I was awoken much too early for my liking, at 7:00am, by a well meaning friend. How were they to know that I hadn't got to bed until 12:45am? I had been hyped up on caffeine and busy envisioning a plan for my backyard while reading the entire book of "Common Flowering Plants and Shrubs" to try and find the things in my garden I cannot yet identify. I'll get back to that in a second.
I rolled out of bed groggy and somewhat cranky at not having a blissful lie in. However as soon as my eyes had popped open I started worrying about that tiny little tear in the liner and wondering if I'd go downstairs to find it had opened into a huge gash in the middle of the night. I decided that rather than lie around worrying about it I might as well just go look. I could turn the pump on while I was at it and check the water quality. It took me four tries to get the pump started and primed. I don't know what I keep doing wrong but the bloody thing rarely starts up properly on the first try. Is it because the line drains back to the pool overnight and it just takes that long to build up enough pressure to suck it back? I've tried every combination of procedures to try and help it along and I may have found one that works. Maybe. I had to open the pump and pour in a bucket of water. (being a nice person, I felt awful about firing up the hose at 7:30am on a Saturday, I hope I grow out of this worry because I seem to care much more about my neighbor's well being than my own at this point) This was done with the vacuum line turned to the closed position (currently the only functioning line in). Then I replaced the lid, opened the line and quickly hit the "on" switch. It still took over a minute for the water pressure to build up enough for it to stay primed. However, this combination of activities, as opposed to my other attempts, did not result in a faint electrical odor that I fear signals me burning out the motor. Two buckets of water and ten minutes later the pump and filter were now up and running. I totally forgot to check the liner but I did test the water. PH is within normal range and the Chlorine is off the frigging charts. I have no idea why this is. There is no more visibility than last night and the water is still cloudy.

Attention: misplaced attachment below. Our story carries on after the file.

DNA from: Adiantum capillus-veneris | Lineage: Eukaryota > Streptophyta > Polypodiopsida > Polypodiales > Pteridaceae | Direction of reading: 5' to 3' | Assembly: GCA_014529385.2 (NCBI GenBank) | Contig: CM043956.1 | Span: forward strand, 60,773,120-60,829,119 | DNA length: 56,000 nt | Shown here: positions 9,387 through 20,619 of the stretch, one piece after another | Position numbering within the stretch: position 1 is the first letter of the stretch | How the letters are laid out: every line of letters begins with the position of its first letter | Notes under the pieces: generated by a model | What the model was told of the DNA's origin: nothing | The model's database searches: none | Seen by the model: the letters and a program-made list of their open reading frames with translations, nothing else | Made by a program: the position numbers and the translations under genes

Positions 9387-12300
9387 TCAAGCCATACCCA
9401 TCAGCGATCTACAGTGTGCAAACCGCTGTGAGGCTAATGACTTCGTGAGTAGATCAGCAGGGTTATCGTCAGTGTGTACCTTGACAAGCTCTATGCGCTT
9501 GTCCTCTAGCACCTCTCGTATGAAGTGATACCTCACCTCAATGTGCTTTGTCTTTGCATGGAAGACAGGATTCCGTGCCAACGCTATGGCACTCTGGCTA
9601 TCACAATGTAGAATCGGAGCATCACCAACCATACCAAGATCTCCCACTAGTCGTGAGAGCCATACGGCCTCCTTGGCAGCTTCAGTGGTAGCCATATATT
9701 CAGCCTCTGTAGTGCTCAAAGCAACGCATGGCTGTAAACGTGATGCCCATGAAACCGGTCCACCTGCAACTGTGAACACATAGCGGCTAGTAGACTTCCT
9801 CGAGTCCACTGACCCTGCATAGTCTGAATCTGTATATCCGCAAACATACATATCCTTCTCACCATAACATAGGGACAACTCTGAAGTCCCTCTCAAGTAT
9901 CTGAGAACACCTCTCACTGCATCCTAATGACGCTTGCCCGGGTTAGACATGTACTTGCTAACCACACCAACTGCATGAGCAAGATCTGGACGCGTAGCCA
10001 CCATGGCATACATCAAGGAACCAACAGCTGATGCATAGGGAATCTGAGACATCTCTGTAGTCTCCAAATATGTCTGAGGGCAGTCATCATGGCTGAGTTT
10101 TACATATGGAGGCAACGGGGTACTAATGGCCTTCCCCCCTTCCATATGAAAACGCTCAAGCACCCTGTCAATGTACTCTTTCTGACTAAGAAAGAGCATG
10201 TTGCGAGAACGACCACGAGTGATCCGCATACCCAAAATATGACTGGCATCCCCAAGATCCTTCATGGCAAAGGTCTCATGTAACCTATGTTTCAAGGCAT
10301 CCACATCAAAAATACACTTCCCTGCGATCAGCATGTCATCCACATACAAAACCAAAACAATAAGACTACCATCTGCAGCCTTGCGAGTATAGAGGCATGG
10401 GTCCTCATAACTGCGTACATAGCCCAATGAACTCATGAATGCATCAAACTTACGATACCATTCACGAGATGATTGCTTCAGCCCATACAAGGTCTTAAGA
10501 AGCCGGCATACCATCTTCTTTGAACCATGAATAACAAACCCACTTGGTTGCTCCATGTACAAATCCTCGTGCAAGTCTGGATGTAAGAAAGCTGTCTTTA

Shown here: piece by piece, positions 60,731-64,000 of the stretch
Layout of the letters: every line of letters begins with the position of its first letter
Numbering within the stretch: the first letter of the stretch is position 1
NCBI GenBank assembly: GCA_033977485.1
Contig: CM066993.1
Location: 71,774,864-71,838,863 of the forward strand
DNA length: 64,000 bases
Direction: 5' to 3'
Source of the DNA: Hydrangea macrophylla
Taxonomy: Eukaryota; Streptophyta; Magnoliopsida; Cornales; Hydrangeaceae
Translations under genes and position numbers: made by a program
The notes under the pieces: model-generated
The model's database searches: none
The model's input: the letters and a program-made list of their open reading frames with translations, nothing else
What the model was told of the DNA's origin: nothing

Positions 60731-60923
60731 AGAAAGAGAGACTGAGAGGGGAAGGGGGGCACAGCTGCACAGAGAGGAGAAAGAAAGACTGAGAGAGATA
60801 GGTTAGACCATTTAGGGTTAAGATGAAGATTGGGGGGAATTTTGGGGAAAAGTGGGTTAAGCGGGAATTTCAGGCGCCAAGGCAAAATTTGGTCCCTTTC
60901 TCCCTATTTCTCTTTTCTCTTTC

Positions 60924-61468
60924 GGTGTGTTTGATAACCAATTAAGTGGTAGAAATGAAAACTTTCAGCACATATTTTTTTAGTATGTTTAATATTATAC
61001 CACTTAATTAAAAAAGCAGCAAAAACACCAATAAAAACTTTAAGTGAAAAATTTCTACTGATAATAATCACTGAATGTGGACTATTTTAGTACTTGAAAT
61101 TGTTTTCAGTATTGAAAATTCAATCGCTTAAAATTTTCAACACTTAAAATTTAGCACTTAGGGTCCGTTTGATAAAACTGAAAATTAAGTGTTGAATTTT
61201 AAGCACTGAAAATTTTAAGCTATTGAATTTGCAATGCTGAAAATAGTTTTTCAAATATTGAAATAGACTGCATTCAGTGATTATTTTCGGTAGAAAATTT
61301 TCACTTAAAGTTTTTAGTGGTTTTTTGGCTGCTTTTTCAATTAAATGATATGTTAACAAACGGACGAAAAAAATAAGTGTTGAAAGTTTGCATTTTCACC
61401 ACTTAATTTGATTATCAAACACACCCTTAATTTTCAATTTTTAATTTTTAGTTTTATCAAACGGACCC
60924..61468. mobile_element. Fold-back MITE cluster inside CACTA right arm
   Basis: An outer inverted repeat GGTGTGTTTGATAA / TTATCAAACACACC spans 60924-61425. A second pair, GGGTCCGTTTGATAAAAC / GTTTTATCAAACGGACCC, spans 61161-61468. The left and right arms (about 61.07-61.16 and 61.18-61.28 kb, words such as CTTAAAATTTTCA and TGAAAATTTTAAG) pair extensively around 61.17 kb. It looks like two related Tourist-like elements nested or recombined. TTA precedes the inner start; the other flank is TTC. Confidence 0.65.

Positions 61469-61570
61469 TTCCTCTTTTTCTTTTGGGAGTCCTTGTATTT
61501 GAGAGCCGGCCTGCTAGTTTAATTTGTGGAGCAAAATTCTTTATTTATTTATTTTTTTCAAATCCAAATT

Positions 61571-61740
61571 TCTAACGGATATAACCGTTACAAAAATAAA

Here is what kept me awake; building a ground level wooden deck to replace all the patio stones in my backyard. Here's the thing, and boy do I wish I had a diagram, the pool is currently surrounded by cheap concrete paving slabs, one stone deep on the long sides, two slabs deeps on the end. With the pavers the pool is the same width as my house and between the pool and the back wall is more pavers. So basically there are pavers going from edge to edge of my back wall and all the way out to the pool. It would be OK I suppose if they were new, but they aren't. They are also heaving all over the place and I trip on them all the time. Some of them are crumbling, some are cracked and there are weeds sprouting all over the place. As if this weren't enough to make me want to do something to fix it, they are also graded so that the entire thing slants from the pool towards the house. I don't have a leaky basement, thankfully, but it's like asking for trouble. I had originally planned to try and save up to get some new "fancy" concrete paving slabs. This is not my first choice because I don't even like paving slabs. Last night I wondered if it was possible to pull up all the slabs out back, including the ones around the pool, back fill with gravel to establish a proper grade and then construct a deck that covers the entire width of the house from the back wall out and around the pool creating a new pool deck. The whole thing somehow sitting flush on the gravel.
I don't know if this sort of thing is even possible but it looked absolutely fabulous in my head. If a way could be found to secure the huge deck to the ground without having to dig and pour deck support posts then it would only be raised off the ground by whatever the width of the wood is. Also, since the entire area underneath would be covered in yet more gravel not only would it keep down weeds but it would also improve drainage, I think. I know they sell interlocking wooden deck tiles all over the place now. They're about 1' square and have a plastic/rubber grid backing that locks together with surrounding pieces to keep it all attached together. I know these are intended for balconies and such but if you could do that, why not an entire patio made of deck. I need to check the internet, chances are good that someone has already attempted this. First I need to go make a cup of tea. Actually, first I need to go do yesterday's dishes since I last used the kettle with grimy pool slime all over my hands and I refuse to drink anything that comes out of it until it's properly cleaned. I'll also check on the liner while I'm at it.